Friday, September 20, 2013

My Experience with the FBI Green Dot Moneypak Virus

So, I haven’t posted a blog in a while… a long while.  I haven’t posted anything about my new book, and I haven’t reviewed Catherine MacKenzie’s book like I said I would, either (my apologies to her).  That leads me to my first post since early August…

The FBI Moneypak virus that infected my computer several weeks ago would be hilarious if it was not so annoying/scary.  It put my independent writing career on hold as it taunted my family from our laptop.  The image:  Large FBI letters, a message that we had been CAUGHT in illegal activities, and a webcam photo of my girlfriend, staring at the computer in confusion.

We were accused of viewing and/or downloading child pornography, bestiality, and/or instances of rape.  The virus used our own laptop’s webcam to capture my girlfriend’s image as “proof” that she was indeed the one identified as committing these crimes.  Of course, I knew this was a scam, because my girlfriend had been browsing artist trading cards while me and our little girl were watching Curious George on Netflix.  We were supposed to believe that the picture was taken while the crime was being committed, but my girlfriend’s sleep shirt (which she was still wearing) and ruffled hair (from just waking up) made it clear that the “FBI” had caught her lazily looking for quotes to paste onto artwork.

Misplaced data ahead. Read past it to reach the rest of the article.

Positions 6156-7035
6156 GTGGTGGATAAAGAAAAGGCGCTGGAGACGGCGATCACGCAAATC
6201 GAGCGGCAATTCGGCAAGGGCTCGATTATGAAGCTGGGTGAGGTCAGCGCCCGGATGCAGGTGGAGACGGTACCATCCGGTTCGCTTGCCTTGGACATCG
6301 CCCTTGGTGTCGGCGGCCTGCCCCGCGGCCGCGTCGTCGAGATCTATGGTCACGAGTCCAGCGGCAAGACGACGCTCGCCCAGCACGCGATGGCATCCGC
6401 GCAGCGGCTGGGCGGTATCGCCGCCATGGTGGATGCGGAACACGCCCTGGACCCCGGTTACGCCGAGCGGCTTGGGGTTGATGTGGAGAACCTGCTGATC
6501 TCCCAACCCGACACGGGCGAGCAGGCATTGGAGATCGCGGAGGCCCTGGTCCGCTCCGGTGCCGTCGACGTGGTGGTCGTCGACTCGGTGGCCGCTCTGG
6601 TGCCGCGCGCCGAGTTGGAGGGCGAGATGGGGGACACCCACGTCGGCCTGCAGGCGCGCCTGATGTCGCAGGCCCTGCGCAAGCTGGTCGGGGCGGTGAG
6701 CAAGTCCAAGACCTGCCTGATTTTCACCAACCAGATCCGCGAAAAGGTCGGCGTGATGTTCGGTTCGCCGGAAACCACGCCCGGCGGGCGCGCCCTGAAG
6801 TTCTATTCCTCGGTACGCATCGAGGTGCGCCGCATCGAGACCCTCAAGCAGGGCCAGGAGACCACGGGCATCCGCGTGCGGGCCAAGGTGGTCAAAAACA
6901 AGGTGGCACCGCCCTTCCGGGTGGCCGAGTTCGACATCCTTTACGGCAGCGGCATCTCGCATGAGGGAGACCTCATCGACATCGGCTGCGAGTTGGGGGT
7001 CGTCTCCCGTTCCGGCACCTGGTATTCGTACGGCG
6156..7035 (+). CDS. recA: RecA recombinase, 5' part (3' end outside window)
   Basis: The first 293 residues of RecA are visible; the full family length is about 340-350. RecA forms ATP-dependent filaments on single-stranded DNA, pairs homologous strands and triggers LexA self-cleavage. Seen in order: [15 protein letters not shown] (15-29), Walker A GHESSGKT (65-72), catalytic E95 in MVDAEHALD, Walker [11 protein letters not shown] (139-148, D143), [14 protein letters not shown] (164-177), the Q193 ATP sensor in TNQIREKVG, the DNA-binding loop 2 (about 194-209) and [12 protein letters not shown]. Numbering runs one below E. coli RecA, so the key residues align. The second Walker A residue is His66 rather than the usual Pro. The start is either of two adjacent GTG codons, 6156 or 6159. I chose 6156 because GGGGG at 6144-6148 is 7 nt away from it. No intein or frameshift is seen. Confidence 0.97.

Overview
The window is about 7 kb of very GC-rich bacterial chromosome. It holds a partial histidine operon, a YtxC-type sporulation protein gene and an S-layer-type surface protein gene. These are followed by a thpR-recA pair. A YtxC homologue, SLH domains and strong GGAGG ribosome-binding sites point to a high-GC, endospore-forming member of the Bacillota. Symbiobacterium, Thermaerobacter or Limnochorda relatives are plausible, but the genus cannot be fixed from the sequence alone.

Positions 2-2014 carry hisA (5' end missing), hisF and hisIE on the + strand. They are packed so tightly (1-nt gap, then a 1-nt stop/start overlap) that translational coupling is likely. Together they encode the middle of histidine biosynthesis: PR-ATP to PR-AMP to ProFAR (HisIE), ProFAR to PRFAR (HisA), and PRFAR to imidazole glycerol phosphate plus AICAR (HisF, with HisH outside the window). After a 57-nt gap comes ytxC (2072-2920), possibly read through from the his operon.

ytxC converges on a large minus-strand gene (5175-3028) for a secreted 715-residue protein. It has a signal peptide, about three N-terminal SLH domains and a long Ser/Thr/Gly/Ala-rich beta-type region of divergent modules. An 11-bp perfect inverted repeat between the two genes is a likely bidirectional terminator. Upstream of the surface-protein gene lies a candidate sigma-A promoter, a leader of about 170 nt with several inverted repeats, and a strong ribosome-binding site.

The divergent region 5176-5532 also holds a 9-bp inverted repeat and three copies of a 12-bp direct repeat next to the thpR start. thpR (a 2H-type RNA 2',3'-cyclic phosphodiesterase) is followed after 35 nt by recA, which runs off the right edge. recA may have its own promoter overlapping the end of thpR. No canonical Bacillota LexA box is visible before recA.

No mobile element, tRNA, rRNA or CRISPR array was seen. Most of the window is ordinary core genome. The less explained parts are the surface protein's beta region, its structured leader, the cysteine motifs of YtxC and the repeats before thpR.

Not only was the “evidence” far from convincing, but the “FBI” seemed to be willing to clear the accused of all charges for a $300 fee, paid to a Green Dot Moneypak card that can be purchased at Wal-Mart or local convenient stores.  Wow!  No prison!  The FBI was either being considerably generous or we were targets of a huge SCAM.

What’s funny about living during a time when the internet is available on a plethora of devices, is that sometimes people forget about their options.  Usually, when I need to search for answers, I use the computer, but my computer had malware.  It wasn’t until the next day when it dawned on me that I could start my Nintendo Wii, go to Youtube, and search for a way to get the malware scam off the computer.  It was the complete opposite of trying to flip on a light after the electricity goes out.  Instead, I had power when I thought I had none.

I found the answers to my problem on Youtube, and I’m including a link to the video for anyone who might need instruction on how to remove the virus.  You will need a second computer that isn’t infected, an empty flash drive, and possibly a blank CD.  We used my girlfriend’s parents’ computer to go online and download the program to get rid of the virus (put on flash drive), and the program to override the virus before it gets a chance to disable the infected computer (put on CD).  It might have been a time-consuming process, but it was easy to accomplish once my girlfriend had access to her parent’s computer.  We’re not sure what gave our computer the virus, but the guy in the Youtube video claimed to have acquired the virus (after searching for a lot of questionable files in order to make the video) from something as simple as a searching for Danica Patrick.

Sadly, I have heard plenty of stories in which people were scammed into losing money because of this virus.  Sending money won’t get rid of the malware.  The FBI isn’t really locking your computer.  If you get a message that asks you to send money to pay for a crime, don’t bite.  Chances are, you’re being scammed.

Here’s the Youtube video that helped me get rid of the FBIMoneypak Virus

To download my horror story anthology, Flashlight Stories (get the first two stories completely free with sample).  Still only 99 cents for a limited time:
From Smashwords
From Amazon